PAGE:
“’Who despises the day of small things? [Who complains when troubles are few? God works best when everything else fails.] Men will rejoice when they see [once again] the plumb line in the hands of Zerubbabel.’ ‘(These seven [the seven eyes on the stone set before Joshua] are the eyes of the Lord, which range throughout the earth [they are always on those who fear the Lord. Psalms 33:18].)’ Then I asked the angel [a second time], ‘What are these two olive trees on the right and the left of the lampstand?’ [After a few moments of unanswered silence] Again I asked him [a third time], ‘What are these two olive branches beside the two gold pipes that pour out golden oil?’ He replied, ‘Do you [Zechariah, a prophet of Israel] not know what these are?’ ‘No my lord,’ I said. So he said, ‘these [the two olive trees and the golden lampstand that stand before the Lord, they] are the two [witnesses] who are anointed [chosen] to serve the Lord of all the earth.’” (Zechariah 4:1-14, insertions mine)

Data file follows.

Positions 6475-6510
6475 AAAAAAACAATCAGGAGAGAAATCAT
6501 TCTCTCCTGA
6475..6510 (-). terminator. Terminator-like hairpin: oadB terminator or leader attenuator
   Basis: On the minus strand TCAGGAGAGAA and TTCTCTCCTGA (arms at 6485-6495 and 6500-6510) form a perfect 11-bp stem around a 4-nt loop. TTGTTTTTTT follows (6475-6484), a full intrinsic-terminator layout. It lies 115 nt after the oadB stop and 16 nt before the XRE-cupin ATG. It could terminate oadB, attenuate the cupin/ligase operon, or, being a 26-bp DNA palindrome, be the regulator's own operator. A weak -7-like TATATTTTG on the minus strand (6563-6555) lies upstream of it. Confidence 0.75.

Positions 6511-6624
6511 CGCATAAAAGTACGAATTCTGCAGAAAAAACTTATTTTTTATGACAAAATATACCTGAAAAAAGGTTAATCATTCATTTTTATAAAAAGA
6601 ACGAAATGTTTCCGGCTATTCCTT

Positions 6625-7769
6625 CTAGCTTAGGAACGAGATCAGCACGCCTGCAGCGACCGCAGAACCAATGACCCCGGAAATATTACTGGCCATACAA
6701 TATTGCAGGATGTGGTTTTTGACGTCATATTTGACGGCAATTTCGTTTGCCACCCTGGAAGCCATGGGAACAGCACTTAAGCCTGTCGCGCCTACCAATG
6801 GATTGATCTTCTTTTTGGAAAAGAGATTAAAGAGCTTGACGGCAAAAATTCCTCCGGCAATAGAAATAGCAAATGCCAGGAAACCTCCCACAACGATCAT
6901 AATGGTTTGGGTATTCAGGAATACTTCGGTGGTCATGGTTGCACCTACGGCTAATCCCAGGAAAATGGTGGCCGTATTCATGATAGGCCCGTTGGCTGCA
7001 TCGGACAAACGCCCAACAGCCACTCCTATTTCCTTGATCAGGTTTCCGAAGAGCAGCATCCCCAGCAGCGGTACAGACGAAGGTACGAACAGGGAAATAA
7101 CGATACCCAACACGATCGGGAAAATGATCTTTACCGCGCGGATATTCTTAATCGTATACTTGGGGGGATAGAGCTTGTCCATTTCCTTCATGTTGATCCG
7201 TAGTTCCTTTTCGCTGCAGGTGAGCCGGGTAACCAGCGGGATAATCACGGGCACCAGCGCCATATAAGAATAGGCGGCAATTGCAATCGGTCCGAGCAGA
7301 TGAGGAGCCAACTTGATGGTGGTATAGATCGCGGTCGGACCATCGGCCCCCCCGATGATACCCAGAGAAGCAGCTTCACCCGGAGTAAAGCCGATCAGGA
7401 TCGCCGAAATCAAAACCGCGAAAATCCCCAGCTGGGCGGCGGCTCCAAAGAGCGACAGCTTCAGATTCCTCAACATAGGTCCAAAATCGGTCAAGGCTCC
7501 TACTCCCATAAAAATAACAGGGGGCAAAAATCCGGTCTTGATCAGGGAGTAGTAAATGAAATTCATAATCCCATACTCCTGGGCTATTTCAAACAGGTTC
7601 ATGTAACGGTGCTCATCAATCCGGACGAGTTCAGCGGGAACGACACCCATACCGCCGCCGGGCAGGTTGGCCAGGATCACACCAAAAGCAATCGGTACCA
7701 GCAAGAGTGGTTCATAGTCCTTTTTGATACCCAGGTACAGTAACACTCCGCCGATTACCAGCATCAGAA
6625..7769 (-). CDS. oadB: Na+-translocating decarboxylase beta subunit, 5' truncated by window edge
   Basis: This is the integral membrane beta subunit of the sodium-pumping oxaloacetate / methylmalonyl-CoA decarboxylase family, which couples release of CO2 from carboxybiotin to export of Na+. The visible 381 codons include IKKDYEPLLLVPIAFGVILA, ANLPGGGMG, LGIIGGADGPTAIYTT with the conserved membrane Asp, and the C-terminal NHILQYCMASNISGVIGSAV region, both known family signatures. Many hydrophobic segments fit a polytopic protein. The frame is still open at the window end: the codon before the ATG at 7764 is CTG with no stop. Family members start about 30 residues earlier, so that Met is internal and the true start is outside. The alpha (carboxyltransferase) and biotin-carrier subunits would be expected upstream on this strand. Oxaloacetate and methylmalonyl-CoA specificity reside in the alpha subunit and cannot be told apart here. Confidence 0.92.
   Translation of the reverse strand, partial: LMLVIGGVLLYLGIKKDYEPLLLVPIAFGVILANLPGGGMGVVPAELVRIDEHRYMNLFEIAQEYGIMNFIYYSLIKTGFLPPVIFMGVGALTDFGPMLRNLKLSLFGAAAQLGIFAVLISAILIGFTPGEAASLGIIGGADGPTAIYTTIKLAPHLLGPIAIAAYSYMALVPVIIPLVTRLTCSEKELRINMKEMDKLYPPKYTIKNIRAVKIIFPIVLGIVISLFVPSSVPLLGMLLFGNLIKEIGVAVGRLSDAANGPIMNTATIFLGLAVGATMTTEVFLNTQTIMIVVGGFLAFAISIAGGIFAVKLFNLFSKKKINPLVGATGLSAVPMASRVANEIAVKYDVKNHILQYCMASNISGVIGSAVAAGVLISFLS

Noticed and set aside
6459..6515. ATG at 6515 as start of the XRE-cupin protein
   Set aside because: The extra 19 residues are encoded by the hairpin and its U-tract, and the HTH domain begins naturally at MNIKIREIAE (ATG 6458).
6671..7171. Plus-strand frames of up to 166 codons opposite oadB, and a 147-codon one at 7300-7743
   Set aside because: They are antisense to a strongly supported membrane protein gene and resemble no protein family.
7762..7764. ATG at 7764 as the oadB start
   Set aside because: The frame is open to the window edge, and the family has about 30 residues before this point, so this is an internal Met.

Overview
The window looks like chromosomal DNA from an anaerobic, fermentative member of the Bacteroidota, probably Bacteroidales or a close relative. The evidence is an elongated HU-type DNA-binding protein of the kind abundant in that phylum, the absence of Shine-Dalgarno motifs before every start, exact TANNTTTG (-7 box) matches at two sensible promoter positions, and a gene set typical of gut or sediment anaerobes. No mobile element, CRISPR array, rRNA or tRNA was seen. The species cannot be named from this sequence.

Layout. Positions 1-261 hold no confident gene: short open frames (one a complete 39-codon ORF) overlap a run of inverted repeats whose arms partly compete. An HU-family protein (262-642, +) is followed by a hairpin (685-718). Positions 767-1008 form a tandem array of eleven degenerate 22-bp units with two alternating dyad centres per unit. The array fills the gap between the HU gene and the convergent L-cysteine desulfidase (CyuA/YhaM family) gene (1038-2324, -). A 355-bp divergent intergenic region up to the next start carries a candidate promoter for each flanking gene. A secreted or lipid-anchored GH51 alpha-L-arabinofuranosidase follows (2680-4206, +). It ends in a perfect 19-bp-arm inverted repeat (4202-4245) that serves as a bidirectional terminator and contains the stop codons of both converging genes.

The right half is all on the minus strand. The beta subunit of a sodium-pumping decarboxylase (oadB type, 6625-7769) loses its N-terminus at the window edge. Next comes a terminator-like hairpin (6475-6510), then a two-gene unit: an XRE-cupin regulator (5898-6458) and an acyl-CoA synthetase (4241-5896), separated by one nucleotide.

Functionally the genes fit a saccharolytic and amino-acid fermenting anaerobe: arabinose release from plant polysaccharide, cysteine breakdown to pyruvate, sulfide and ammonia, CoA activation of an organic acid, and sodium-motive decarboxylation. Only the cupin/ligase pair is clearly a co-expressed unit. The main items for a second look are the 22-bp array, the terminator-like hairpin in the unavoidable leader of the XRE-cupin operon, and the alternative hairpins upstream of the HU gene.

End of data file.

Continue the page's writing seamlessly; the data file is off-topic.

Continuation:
Please notice the key points in this vision:

 

1.   Even though the rebuilding project was in gridlock when God gave this vision to Zechariah, the Lord promised that Zerubbabel himself would present the capstone (the final stone on the temple) to shouts of “God bless it! God bless it!” Jesus wanted the king to know that he would indeed rebuild the temple and the obstacles he faced would be overcome, but not through human strength. “’Not by [human] might nor by [human] power, but by my Spirit [the temple will be rebuilt],’ says the Lord Almighty.”

 

2.   Twice the angel avoided Zechariah’s question about the lampstand and the two olive trees. In fact, the angel’s response, “Do you not know what these are?” was a gentle rebuke because Zechariah, who was both a prophet and a priest, should have understood the meaning of what he saw.